The Vietnamese Cheung Fun is excellent and the rare beef pho is quite good, but the question is whether the trek to Café East in Surrey Quays is worth it.
I recently went to Surrey Quays to check out the Vietnamese restaurant Café East. If it wasn’t for all the positive press Café East has been getting, I would have procrastinated about going. When it comes to Vietnamese food, I tend to stick to my Kingsland Road comfort zone, and anyway, the thought of spending time in Surrey Quays is debilitating. The problem is that Surrey Quays looks and feels like some drab North American suburb. It is one large industrial unit after another, so not the kind of place for walking. What you need is a pimped out SUV which you can ride on into the fenced off development and then proceed to hang out with your buddies in the parking lot, exchanging tips on sound systems. The “leisure park” consists of a Hollywood Bowl, a Frankie & Bennies, a Pizza Hut, Odeon cinema, and the Vietnamese restaurant Café East.
On a Friday night in mid January, I arranged to meet at Café East with three other foodie friends. They had been doing research via Twitter on what the must-have dishes were and I must say, I had high expectations. Café East don’t take reservations on Friday nights so we took a ticket and waited to be seated. Unfortunately, the waiting area has no bar and when I enquired from the waitress if I could order a few beers she said that they don’t serve alcohol and you can’t bring your own booze either. It was probably about time that I had a dry Friday night so no biggie really. After about fifteen minutes we were seated. The restaurant is a large and bright open plan room with clean cream coloured walls and light wooden flooring. The light wooden tables with marble effect tops and exposed brick pillars add a touch a contemporary sophistication.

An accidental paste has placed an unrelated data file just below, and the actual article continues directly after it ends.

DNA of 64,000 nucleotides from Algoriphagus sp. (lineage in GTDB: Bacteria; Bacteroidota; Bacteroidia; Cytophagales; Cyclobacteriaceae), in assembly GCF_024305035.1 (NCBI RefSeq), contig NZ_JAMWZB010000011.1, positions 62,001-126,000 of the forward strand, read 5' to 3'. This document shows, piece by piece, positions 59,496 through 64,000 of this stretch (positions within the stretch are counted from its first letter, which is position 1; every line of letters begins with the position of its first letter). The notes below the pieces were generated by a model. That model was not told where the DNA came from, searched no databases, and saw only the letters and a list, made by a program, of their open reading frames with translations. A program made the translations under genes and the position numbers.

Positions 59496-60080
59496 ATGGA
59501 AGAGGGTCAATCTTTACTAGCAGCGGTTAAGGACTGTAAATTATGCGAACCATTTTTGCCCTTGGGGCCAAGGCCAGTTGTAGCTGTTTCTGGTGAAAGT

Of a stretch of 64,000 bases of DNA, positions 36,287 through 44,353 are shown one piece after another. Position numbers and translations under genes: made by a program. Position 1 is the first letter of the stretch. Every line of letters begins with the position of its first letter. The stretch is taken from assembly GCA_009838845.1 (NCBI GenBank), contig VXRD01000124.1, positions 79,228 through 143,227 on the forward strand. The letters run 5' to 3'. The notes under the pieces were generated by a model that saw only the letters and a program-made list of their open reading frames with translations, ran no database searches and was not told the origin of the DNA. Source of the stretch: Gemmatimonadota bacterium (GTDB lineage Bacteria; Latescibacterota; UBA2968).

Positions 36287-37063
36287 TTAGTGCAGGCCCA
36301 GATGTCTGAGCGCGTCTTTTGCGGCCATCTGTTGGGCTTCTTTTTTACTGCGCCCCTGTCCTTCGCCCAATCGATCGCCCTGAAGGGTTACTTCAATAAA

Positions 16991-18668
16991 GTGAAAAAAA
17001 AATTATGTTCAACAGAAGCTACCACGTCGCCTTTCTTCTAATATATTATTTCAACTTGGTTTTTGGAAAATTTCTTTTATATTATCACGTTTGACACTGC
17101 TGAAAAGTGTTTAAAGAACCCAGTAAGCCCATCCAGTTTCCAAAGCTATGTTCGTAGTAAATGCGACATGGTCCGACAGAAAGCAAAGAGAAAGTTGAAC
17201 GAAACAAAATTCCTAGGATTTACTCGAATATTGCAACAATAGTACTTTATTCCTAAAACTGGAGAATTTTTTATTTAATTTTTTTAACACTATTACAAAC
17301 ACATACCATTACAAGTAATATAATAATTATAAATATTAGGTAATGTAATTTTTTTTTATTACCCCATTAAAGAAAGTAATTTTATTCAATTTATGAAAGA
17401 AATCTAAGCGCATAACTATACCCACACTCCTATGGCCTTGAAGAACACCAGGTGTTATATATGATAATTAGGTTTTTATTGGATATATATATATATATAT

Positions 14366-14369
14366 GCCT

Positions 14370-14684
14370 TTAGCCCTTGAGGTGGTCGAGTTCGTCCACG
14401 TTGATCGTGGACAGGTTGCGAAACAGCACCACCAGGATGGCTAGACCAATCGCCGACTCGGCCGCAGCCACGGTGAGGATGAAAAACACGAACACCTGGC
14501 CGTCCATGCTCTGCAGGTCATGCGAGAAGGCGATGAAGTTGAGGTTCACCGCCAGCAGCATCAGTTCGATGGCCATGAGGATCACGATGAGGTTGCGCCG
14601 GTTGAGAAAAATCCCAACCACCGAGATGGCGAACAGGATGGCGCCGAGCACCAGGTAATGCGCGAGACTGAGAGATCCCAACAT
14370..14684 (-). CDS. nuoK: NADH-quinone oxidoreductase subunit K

To start, we go for some fresh summer rolls with poached prawn, pork, herb salad and vermicelli rice noodles and Banh Cuon (Vietnamese Cheung Fun). The Banh Cuon was very tasty: wonderfully silky with a delicate mince pork and mushroom filling, served with a tangy fish sauce dip. The summer rolls on the other hand were disappointingly dry and bland. They tasted like they had been pre-wrapped some time ago as the rice wrappers were quite rubbery and the filling very dense.
For our mains, two of us went for their specialty, the Pho Tai or rare beef Pho. I went for the vermicelli salad with lemon grass pork (Bun Cha Nem Thit Nuong) and the last person in our group went for the vegetarian equivalent. The main course portion sizes were very generous, and the pho got an overall nod of approval. The texture and flavour of the thin slices of pink beef was a definite highlight. The vermicelli salad with lemon grass pork however was disappointing. The pork was chewy and flavourless and even when we tipped the accompanying fish sauce on the salad, it was bland. The salad, which consisted of a heap of vermicelli noodles with some shreds of iceberg salad and some bean sprouts was also unseasoned.
In total, we only paid a very reasonable £13 per person including a soft drink and tip. The menu at Café East is quite large and I left wishing I’d tried the Com Khau (pork belly) or the Bo Kho (beef casserole) instead. I’m not sure if I’ll be back soon to try out those other dishes because there are Vietnamese restaurants of better quality in the Kingsland Road district. If I get that SUV I’ll be back.
Café East, 100 Redriff Road, London SE16 7LH. Tel: 0207 252 1212